For those who find sleep a bit of a challenge or those who just want to catch up on all those must-see movies, Qatar Airways’ In-Flight Entertainment. Qatar Airways has more than 4,000 options all told with over 300 movies and the content is high-resolution.

The Qsuite is dominated by a giant, 21.5-inch high-definition touch screen that is both crisp and responsive.

Control is a touch screen or via a controller and a neat feature is the moving map which can be placed in a picture-in-picture window so you can keep an eye on a feature that may be coming up that you want to photograph.

The system is simple and intuitive when using the touchscreen to navigate the big selection of games, music, and information and there are also outside cameras that can be selected.

Qatar Airways has also rolled out “Super Wi-Fi”’ that can reach speeds topping 50 megabits per second, a feat that would make it better than many homes’ broadband services.

The Qsuite is available on the Boeing 777 and Airbus A350 aircraft.

Not surprisingly the Qsuite has won over the judges at Skytrax and AirlineRatings.com – the world’s leading rating agencies.

It was named World’s Best Business Class Airline Seat, with the premium cabin being voted World’s Best Business Class by the 2021 Skytrax World Airline Awards for the fifth year in succession.

AirlineRatings.com voted the Qsuite the Best Business Class every year since it was introduced and voted Qatar Airways the World’s Best Airline for 2021.

Business Class

Qatar Airways has also won multiple awards for its in-flight service and catering from both Skytrax and Airlineratings.com.

Skytrax also voted Qatar Airways World’s Best Airline for 2021 – the sixth time the airline has won Skytrax’s award.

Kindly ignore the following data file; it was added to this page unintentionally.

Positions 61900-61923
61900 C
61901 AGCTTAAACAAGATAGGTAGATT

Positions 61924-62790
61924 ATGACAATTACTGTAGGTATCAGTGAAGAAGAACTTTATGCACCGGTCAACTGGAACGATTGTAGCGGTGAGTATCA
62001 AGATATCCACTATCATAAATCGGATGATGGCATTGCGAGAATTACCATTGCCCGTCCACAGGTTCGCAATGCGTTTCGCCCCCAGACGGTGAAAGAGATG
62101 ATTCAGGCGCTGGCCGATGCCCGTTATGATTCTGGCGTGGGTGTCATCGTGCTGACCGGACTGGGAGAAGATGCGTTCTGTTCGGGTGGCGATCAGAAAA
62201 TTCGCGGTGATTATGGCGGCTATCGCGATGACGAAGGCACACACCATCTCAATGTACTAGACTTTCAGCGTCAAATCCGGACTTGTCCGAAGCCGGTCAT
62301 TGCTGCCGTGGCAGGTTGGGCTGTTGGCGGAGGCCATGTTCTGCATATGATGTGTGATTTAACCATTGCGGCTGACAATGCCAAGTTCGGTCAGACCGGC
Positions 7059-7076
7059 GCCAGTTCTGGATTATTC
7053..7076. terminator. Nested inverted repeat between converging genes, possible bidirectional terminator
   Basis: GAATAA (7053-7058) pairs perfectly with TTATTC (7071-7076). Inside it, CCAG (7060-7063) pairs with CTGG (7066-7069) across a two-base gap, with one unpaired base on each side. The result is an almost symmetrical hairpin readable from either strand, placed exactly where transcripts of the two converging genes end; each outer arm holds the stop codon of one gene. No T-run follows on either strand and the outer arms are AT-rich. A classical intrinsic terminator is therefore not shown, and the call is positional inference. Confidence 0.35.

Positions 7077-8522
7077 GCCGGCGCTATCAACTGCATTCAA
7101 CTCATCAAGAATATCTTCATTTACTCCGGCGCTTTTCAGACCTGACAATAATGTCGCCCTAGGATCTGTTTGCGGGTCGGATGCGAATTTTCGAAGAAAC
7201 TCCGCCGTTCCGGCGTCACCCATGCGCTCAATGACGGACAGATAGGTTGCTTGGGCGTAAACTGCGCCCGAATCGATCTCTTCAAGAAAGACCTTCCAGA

Very important in this COVID-19 era passengers booking with Qatar Airways have guaranteed booking flexibility while Qatar Airways was the first airline and hub airport to gain Skytrax’s 5-Star ratings for COVID-19 safety.

Qatar Airways also achieved the highest seven-star COVID-19 safety ranking from Airlineratings.com, which uses a different system to Skytrax.

As the Australian and New Zealand, international borders reopen, Qatar Airways continues to offer reliable travel options to over 140 destinations worldwide.

Learn More

Air New Zealand cancels 1000 flights over border uncertainty

air New Zealand
Photo: Steve Creedy

Continued border uncertainty between New Zealand and Australia has forced Air New Zealand to cancel more than 1000 flights through to December 31, 2021.

Air New Zealand Chief Customer and Sales Officer Leanne Geraghty said that “now, due to recent statements by the New Zealand Government that quarantine-free travel between Australia and New Zealand is unlikely to re-commence this year, we’ve had to make the difficult decision to change our schedule.”

“This will be particularly tough news for families and friends who were hoping to catch up over Christmas. I appreciate how difficult this news will be, but our hands are tied until border restrictions ease, and we receive further clarity from the New Zealand Government.”

READ: Qatar Airways adds more flights to Australia

The airline estimates around 1000 flights will need to be canceled, with around 20,000 customers expected to be impacted.

“Customers have already begun moving their bookings into credit and we’re acting now to give customers as much certainty as possible, so they can make alternative plans.

“We appreciate this latest news means some customers will have to wait longer before reuniting with loved ones. We’re continuing to do everything we can to get them home safely as quickly as possible,” Ms Geraghty said.

Air New Zealand’s schedule beyond December 31, remains in place until it receives an update from the New Zealand Government.

The airline continues to operate a reduced schedule of flights into Sydney and Melbourne and ‘red flights’ from Australia into New Zealand for those with MIQ spots.

Impacted customers can opt to hold their fare in credit for travel at another date or receive a refund if they have purchased a refundable ticket.